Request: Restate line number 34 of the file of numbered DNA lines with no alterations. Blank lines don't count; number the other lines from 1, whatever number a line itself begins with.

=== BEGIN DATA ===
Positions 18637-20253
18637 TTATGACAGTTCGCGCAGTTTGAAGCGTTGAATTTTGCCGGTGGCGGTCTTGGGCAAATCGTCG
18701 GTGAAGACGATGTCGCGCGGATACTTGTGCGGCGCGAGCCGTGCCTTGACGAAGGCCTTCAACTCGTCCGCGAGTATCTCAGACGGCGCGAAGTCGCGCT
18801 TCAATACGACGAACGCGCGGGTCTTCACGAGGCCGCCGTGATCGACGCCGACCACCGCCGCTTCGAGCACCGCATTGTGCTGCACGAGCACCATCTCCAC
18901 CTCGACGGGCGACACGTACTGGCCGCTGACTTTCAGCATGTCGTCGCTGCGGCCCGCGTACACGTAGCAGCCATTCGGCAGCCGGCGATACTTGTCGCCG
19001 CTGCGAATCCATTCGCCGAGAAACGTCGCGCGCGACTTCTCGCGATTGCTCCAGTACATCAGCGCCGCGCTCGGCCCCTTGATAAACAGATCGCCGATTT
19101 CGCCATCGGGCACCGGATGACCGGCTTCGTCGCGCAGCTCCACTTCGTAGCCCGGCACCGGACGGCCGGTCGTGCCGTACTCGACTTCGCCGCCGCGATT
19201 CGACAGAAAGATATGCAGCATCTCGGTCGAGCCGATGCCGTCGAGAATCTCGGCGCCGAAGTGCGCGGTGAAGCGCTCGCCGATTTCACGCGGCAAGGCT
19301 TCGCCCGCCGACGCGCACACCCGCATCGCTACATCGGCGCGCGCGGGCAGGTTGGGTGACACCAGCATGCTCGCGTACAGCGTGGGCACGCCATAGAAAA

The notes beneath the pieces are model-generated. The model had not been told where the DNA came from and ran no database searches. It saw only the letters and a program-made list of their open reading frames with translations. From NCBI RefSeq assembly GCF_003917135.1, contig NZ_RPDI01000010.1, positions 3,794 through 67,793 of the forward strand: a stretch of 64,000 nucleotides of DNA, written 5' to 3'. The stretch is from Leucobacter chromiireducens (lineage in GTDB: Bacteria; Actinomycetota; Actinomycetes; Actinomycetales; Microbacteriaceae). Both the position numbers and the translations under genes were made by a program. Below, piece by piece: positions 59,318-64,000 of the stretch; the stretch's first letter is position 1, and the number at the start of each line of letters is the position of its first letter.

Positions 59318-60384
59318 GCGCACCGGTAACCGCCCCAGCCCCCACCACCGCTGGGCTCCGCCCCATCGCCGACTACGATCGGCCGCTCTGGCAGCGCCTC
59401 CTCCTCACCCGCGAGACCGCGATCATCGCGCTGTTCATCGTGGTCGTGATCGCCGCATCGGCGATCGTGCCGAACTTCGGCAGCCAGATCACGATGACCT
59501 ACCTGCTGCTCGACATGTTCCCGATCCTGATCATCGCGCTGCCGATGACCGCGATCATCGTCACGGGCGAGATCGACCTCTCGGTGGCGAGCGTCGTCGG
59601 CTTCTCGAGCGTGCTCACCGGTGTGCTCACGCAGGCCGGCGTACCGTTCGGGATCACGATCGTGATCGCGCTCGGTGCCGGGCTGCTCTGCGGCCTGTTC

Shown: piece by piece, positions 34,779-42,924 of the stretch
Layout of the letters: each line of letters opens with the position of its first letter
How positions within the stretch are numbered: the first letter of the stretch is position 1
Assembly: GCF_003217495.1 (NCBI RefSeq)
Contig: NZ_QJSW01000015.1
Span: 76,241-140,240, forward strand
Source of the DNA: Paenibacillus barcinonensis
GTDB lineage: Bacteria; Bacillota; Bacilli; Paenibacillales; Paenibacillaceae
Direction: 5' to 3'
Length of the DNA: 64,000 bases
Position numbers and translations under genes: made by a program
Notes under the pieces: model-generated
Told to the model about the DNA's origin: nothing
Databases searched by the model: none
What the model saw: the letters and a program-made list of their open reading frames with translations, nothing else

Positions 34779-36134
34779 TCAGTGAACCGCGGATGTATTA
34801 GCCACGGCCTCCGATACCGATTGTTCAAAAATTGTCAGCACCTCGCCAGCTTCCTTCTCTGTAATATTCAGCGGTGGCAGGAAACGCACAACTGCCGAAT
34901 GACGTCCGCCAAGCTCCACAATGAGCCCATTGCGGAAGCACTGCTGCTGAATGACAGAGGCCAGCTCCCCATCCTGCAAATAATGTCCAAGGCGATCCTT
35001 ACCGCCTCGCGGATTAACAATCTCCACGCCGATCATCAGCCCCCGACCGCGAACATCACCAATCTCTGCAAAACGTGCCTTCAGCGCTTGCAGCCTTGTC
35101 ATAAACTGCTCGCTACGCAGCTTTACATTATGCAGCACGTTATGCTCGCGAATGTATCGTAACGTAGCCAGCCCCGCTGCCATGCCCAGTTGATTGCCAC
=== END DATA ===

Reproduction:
34901 GACGTCCGCCAAGCTCCACAATGAGCCCATTGCGGAAGCACTGCTGCTGAATGACAGAGGCCAGCTCCCCATCCTGCAAATAATGTCCAAGGCGATCCTT